Workplace Communication

In an era of Casual Fridays and work-from-home colleagues, how can you maintain effective office communication in a changing business climate?

We’ll steer you through changes in business etiquette, and help you successfully navigate through the new realities of workplace conflict and office politics.

Stress flows from self-doubt. If you constantly question your skills or talents, you can wind up succumbing to your worries.
To show your even-handedness, toss in “retractors”—words that help you present both sides of an issue.
Your employer assigns you a mentor. This person’s supposed to give you guidance, offer feedback and serve as your ally.
When delegating team projects, identify concrete, measurable standards you’ll use to judge each employee’s performance.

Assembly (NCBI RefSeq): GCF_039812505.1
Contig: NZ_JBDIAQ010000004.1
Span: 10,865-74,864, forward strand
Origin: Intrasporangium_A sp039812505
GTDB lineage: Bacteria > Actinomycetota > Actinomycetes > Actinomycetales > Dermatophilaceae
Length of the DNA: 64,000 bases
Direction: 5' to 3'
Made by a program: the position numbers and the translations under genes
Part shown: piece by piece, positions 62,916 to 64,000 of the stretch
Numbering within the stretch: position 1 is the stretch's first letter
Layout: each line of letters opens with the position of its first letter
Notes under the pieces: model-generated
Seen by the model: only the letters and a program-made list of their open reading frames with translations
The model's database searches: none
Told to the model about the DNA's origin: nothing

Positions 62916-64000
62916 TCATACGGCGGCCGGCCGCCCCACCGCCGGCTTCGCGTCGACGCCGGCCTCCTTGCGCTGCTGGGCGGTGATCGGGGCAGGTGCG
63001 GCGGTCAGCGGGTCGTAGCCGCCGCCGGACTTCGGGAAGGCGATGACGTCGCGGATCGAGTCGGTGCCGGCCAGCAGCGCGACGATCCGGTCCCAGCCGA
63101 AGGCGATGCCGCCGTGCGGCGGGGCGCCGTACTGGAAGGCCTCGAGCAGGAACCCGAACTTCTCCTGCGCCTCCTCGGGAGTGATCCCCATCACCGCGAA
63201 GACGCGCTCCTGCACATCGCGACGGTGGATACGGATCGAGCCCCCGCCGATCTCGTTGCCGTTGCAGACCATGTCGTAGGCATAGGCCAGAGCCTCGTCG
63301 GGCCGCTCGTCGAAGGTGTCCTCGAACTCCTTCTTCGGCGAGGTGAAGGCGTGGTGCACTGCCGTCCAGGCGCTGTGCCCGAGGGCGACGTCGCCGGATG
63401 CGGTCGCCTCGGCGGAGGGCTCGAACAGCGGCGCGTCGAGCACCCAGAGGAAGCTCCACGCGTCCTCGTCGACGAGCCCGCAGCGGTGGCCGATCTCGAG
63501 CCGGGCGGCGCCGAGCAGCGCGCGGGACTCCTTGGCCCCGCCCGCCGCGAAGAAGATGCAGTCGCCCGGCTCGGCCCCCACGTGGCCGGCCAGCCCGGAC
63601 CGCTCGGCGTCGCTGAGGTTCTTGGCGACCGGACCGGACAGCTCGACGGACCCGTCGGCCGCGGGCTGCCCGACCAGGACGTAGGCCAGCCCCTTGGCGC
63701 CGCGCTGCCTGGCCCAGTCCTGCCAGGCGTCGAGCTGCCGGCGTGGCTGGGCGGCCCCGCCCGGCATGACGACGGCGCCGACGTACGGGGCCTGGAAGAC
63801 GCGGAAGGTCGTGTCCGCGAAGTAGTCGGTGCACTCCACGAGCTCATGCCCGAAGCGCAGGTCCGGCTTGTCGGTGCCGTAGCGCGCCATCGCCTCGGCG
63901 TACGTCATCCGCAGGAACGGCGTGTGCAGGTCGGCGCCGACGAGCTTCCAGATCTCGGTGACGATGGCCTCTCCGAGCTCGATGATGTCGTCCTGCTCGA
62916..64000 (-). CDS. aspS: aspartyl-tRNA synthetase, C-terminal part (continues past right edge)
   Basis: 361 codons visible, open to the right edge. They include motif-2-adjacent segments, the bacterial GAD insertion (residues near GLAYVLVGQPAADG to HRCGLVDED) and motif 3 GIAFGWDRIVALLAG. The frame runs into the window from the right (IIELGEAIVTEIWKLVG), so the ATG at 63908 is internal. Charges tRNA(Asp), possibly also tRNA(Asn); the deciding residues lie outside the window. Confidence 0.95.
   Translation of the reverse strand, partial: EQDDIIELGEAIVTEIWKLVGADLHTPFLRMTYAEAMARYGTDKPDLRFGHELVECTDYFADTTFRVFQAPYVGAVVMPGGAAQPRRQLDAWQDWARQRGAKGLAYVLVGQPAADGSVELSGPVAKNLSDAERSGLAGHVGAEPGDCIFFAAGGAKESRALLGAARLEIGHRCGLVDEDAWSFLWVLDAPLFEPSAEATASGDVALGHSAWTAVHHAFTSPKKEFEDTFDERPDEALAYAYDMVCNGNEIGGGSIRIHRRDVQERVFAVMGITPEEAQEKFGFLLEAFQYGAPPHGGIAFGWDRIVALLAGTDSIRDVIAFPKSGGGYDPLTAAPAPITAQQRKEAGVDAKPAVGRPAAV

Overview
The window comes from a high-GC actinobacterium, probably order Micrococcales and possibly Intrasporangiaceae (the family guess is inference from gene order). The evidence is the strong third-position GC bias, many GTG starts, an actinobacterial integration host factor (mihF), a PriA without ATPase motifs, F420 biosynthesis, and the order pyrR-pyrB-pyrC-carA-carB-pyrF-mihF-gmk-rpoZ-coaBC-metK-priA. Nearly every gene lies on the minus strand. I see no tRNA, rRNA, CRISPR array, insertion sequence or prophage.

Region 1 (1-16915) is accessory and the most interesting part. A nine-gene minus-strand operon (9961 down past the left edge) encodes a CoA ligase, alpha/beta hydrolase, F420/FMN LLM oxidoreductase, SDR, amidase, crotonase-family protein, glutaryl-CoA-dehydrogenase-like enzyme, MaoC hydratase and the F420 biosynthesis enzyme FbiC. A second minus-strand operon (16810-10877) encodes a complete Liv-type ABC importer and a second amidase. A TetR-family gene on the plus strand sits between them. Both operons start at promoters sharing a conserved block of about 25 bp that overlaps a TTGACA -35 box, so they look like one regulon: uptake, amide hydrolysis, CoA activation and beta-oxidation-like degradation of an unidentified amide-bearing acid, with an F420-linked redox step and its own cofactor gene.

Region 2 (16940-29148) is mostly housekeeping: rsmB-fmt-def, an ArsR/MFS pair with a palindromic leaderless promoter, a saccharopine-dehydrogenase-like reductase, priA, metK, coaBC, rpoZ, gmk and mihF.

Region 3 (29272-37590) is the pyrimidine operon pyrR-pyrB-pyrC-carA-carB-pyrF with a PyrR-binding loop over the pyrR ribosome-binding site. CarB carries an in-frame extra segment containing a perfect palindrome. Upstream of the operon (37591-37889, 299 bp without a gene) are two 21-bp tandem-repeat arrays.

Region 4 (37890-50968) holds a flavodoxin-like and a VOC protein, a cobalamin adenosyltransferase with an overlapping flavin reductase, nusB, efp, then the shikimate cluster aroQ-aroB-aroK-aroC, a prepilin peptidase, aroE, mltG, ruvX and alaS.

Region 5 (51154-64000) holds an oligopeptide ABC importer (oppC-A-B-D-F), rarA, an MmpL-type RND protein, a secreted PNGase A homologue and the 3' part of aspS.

Trust but verify

by on November 1, 2000 10:30pm
in Workplace Communication

If a colleague insists he’s right because “I’ve been here longer than you” or “Just trust me, I know this,” don’t believe it.

Negotiate more perks

by on November 1, 2000 10:30pm
in Workplace Communication

Rather than demand flextime, bonuses or telecommuting right now, think ahead.
While you should gesture freely when giving a speech, it’s bad to gesticulate when trying to impress your boss one-on-one.
Should you stay or should you go? Use these factors to help you decide:
If you’re restless, you can hire a career counselor for hundreds of dollars. But first, try to counsel yourself.
Build rapport with higher-ups by listening for these three situations: when they tell personal anecdotes (especially from their childhood), when they offer sage advice, or when they brag.